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Actinomycetes and Vegetable Garden

Posted by dazed.N.confused none (My Page) on
Wed, May 16, 12 at 23:14

I have a manure pile that has composted for over 10 years and I thought that by working some of it into the soil it would add beneficial nutrients to the garden. When I started applying a 1-2" layer to the top of the soil, I noticed there was a white material coating some of the composted manure. I did some searching and my best guess is that it is the bacteria known as actinomycetes.

Do actinomycetes affect the growth of any vegetable or plant? Will these actinomycetes cause any other unforeseen problems or are they beneficial for the garden? Thank you in advance for any help.


Follow-Up Postings:

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RE: Actinomycetes and Vegetable Garden

If it is an actinomycetes bloom and not a fungal bloom (look/act similar and even spores) then you may have an issue with root veggies (potato scab)...other than that it's generally harmless.

It may just be a fungal spread, though. They can look a lot alike in the "fruiting" stage of development.


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RE: Actinomycetes and Vegetable Garden

I have a manure pile out back of my barn, and I have whitish grey manure 2 or 3 feet down in the pile. It is most likely potash, manure is full of nitrogen, and as it breaks down it gives off heat. spreading manure in january is fun because the manure pile throws off a TON of heat, literally a steaming pile of ****. The heat breaks down the cellulose and fibrous matriel and smolders them, like you would see charcoal do, because there is little oxygen down inside a manure pile.

What kind of manure was it, and were the animals bedded with anything? Did this manure come from stalls or just straight from the pasture into a big pile?

Here is a link that might be useful: does it look like this?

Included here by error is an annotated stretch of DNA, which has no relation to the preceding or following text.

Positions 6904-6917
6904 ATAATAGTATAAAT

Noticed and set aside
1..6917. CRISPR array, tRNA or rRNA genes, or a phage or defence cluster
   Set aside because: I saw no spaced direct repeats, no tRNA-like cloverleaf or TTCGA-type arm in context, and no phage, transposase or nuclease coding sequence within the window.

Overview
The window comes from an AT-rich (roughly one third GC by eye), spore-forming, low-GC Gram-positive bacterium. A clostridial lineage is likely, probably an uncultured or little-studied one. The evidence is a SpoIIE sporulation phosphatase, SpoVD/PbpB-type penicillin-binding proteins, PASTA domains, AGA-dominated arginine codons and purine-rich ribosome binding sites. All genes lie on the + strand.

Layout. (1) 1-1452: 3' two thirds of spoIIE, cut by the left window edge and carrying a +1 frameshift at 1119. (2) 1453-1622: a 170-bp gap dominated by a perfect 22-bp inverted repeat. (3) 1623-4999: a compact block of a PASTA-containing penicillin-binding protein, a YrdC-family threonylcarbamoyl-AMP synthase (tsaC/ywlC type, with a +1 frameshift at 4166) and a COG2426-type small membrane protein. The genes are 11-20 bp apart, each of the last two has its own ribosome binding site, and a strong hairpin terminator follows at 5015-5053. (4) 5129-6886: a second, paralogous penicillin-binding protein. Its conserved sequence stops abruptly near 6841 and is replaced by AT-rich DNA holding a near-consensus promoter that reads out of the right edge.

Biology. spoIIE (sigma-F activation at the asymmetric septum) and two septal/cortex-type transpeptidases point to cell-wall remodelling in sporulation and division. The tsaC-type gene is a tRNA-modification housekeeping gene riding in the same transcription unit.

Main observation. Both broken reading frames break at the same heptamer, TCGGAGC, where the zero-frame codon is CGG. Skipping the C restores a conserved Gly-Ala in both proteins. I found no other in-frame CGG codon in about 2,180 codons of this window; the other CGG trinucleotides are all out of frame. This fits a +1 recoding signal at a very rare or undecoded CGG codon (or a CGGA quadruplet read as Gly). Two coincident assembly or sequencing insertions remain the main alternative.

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RE: Actinomycetes and Vegetable Garden

The manure originally came from a couple corrals and a small amount probably came from the stalls. It mostly consisted of cow manure, hay and dirt, with some straw and horse manure.

Is there any way to differentiate between actinomycetes and fungal mycelium?


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RE: Actinomycetes and Vegetable Garden

honestly, not without a test from your local ag extension office. you can find places near you that will test not only your soil but your compost and manure as well


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RE: Actinomycetes and Vegetable Garden

If your pile was white from actinomycetes activity, you probably would have seen it smoking, and the white will have an ashen appearance, as if it had been burned.

Random mycelium is a better guess in an old manure pile, and it's a good thing. The fungal threads release nutrients as they breaks down into organic matter. We use a lot of wood chips and sawdust as mulch, and my garden in a huge wad of mycelium and mushrooms in the spring.


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RE: Actinomycetes and Vegetable Garden

  • Posted by glib 5.5 (My Page) on
    Thu, May 17, 12 at 14:41

I can not believe it is anything other than a fungus. And fungi in the garden are good, specially for solanaceae and allium.


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RE: Actinomycetes and Vegetable Garden

I examined the white material closer and I do believe it is a fungus. I have grown mushrooms before and it does appear to have the same characteristics as mycelium. It even smells like a mushroom so that is what I am going to assume it is. Thank you everybody for your help, you guys are awesome!


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RE: Actinomycetes and Vegetable Garden

I think mushrooms are great, too. We grow shitakes on logs, but the wild things in the garden make great entertainment when wet weather brings them to life. In addition to brown mushrooms, we get a lot of fruiting cup fungi that are pretty cool. I think they have great ornamental interest.


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